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Photovoltaic Energy

Questions & Answers

The sun is the ultimate source of energy and we can all benefit from it, but how do solar panels work?  How can something as simple as a solar panel transform sunlight and use it to power your oven, television, and even an Xbox?

Basically in simple terms, a solar panel system uses photons to separate electrons from atoms.  Photons are particles of light.  The process of separating electrons from their atoms creates electricity!

Learn the Process in Detail:

1. Solar panels collect sunlight


Each solar panel contains photovoltaic (PV) cells.  PV cells capture light, or photons, and convert light into electricity.  When sunlight hits the solar panel, PV cells produce direct current (DC) electricity.


That's great, but DC electricity cannot supply your home on its own.  That's where the other types of solar power equipment come in.  Now to the power inverters!

2.  Inverters convert solar energy into usable energy

Some solar panel system configurations have a single inverter (often called a “string inverter”) for the entire system.  Some have a microinverter attached behind each panel.  The most important fact to know about inverters is that they convert DC electricity, the one produced by the solar panels, into alternate current (AC) electricity.  This is the key element necessary to illuminate your home!

3.  The electricity used in your home

Traditional electricity goes through a meter, becomes part of your home and connects your appliances.  Photovoltaic electricity works just as well as traditional electricity does.  You do not need to change anything.  If your solar panels do not produce enough energy to cover all your usage, do not worry.  You are still connected to the traditional power company through the grid, so you can automatically use energy from it when needed.  And what happens if you produce more energy than you use?  Let's find out.

4.  Left over goes back to the grid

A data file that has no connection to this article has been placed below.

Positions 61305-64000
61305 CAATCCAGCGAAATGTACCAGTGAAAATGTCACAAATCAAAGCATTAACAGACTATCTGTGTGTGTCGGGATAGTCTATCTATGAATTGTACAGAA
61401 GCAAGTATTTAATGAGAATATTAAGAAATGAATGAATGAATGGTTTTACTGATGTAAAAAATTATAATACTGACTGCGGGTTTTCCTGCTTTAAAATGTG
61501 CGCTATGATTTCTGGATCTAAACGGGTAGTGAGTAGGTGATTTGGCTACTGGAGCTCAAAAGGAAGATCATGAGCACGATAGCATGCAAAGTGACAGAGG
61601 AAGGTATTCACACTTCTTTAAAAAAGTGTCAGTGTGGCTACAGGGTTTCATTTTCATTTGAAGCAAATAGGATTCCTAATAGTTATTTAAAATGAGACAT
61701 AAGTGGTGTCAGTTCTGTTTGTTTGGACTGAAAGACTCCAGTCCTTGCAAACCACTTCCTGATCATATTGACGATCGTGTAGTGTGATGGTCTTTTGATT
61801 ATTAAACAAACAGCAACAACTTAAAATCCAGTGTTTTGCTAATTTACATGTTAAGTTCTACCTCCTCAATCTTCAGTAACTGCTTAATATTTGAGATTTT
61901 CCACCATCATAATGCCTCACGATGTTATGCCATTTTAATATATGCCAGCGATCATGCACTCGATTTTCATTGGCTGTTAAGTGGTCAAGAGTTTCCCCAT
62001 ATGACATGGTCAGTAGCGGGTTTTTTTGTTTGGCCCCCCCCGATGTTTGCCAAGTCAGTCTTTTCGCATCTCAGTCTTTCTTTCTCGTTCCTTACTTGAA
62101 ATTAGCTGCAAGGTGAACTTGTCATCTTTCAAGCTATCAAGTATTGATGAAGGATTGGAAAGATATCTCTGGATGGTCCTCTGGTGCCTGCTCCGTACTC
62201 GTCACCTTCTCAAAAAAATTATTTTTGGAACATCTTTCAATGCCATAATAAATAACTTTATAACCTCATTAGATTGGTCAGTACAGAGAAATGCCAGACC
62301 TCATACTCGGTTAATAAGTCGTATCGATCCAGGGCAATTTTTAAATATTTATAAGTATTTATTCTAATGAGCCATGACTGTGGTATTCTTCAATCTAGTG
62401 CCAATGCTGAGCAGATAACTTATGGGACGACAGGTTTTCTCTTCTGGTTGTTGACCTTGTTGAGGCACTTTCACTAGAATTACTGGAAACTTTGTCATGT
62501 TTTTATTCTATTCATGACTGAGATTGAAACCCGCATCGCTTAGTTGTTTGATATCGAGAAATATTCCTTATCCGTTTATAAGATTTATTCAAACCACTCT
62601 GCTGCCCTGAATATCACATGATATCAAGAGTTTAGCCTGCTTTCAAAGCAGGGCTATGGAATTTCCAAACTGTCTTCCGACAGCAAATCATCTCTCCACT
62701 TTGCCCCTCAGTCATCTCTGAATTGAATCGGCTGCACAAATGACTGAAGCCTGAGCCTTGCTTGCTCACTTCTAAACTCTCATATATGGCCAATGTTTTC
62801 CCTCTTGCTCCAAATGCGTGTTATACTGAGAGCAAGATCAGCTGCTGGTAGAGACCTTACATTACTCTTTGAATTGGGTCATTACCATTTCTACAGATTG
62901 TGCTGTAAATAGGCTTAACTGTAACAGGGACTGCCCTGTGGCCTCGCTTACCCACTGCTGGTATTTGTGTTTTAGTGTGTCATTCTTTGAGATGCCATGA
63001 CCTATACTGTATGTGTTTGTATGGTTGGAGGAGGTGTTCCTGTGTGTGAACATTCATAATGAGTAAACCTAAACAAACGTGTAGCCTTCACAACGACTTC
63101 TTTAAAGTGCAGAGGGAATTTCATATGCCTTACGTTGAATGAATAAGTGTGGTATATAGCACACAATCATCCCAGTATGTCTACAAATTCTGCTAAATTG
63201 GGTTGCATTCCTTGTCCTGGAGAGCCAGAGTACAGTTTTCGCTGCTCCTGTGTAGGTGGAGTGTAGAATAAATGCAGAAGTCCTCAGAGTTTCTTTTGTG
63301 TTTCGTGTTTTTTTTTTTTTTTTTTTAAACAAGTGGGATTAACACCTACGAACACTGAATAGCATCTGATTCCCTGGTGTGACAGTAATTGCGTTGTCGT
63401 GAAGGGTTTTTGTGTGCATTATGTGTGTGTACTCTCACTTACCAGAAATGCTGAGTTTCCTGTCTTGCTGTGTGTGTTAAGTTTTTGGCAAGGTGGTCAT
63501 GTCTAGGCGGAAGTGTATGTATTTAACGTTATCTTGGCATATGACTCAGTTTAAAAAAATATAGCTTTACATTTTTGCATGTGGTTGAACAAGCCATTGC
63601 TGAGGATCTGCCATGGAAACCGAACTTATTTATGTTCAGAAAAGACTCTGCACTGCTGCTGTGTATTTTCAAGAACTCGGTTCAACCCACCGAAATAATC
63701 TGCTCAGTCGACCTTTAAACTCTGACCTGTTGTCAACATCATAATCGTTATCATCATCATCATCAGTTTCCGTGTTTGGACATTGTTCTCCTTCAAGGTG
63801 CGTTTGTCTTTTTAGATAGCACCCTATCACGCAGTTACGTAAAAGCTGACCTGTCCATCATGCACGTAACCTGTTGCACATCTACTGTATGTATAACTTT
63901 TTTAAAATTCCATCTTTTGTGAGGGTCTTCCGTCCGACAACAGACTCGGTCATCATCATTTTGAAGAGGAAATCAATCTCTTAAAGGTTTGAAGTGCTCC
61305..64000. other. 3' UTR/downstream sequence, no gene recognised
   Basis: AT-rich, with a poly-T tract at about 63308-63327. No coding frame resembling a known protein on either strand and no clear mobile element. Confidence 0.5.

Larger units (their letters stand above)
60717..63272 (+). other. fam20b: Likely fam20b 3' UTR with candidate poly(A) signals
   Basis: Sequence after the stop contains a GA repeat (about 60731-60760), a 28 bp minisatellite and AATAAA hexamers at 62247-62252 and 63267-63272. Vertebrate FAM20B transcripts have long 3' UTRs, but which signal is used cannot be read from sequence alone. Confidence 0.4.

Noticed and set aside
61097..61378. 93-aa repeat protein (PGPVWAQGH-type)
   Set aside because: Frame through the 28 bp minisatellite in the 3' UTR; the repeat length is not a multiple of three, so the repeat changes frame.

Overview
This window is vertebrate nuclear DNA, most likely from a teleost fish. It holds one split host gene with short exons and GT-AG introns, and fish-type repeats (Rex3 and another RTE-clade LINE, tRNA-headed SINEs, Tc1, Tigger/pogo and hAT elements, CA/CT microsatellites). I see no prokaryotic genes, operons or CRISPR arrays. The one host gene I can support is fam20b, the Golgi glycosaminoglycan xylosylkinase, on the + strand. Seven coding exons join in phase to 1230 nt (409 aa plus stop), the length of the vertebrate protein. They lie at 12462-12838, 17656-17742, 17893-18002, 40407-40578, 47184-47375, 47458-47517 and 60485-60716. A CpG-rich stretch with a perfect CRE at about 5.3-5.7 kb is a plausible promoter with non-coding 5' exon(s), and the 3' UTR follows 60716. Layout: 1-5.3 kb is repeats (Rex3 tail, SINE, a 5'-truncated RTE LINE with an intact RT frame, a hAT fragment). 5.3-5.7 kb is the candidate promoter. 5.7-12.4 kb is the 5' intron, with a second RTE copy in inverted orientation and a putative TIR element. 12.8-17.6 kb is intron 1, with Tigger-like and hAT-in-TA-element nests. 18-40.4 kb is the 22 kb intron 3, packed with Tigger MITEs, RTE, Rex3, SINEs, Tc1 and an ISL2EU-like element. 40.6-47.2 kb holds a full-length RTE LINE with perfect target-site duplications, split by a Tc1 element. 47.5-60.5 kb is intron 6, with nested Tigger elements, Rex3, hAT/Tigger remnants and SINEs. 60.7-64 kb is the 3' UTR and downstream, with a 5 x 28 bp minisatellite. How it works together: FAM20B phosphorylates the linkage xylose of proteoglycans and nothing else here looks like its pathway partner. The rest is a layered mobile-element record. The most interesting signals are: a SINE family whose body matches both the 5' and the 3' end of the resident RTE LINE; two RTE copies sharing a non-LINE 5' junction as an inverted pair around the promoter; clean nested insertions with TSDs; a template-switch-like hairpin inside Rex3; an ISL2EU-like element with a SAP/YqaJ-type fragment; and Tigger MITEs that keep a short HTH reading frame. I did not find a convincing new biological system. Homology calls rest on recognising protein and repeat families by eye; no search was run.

It may seem counterintuitive to be connected to the traditional energy grid when you have a solar power system, but the grid has its advantages.  This allows you to use all the electricity you need and send any excess back to your utility company.  Solar panels generate electricity when the sun rises, but we use electricity at night too when we are not producing solar energy.  This is why it is important to stay connected with the traditional grid, so electricity surplus and shortage can be transferred to and from the traditional grid.

5.  Eletricity is measured by a meter 

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For this last part, you’ll need to know what a net metering agreement is.  Net metering is when your local utility company agrees to provide energy credits for any surplus power you produce and send back to the grid. In some cases, these credits can roll over so you accrue them long-term, and some utilities will even cut you a check for your power production credits.

The net meter device is installed in the home and measures the electricity going to and from the grid. This meter is similar to the electric meter you probably have now, but it measures power going in two directions instead of just one. 

Texts extracted from Vivint Solar webpage. Some modifications.

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